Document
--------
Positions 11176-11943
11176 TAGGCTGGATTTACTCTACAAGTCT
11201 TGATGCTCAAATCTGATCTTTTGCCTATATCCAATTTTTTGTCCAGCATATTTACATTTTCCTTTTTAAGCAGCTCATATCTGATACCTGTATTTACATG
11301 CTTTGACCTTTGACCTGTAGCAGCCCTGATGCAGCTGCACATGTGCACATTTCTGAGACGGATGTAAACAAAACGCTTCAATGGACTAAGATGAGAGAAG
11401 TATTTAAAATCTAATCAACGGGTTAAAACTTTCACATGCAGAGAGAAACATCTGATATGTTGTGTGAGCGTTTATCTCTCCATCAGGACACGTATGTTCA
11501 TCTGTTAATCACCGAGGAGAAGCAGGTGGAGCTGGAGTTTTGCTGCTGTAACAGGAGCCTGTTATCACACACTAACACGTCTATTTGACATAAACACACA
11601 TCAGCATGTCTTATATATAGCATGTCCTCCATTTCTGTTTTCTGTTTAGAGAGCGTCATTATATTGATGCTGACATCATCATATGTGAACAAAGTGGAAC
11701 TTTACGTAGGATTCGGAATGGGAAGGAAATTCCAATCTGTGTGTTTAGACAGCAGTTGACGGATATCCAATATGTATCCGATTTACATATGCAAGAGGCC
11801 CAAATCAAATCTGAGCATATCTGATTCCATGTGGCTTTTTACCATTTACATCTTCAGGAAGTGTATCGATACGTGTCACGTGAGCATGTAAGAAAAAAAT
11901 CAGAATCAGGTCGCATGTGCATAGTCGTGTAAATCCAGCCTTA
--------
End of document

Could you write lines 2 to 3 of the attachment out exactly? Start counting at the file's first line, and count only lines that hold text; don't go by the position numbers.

11176 TAGGCTGGATTTACTCTACAAGTCT
11201 TGATGCTCAAATCTGATCTTTTGCCTATATCCAATTTTTTGTCCAGCATATTTACATTTTCCTTTTTAAGCAGCTCATATCTGATACCTGTATTTACATG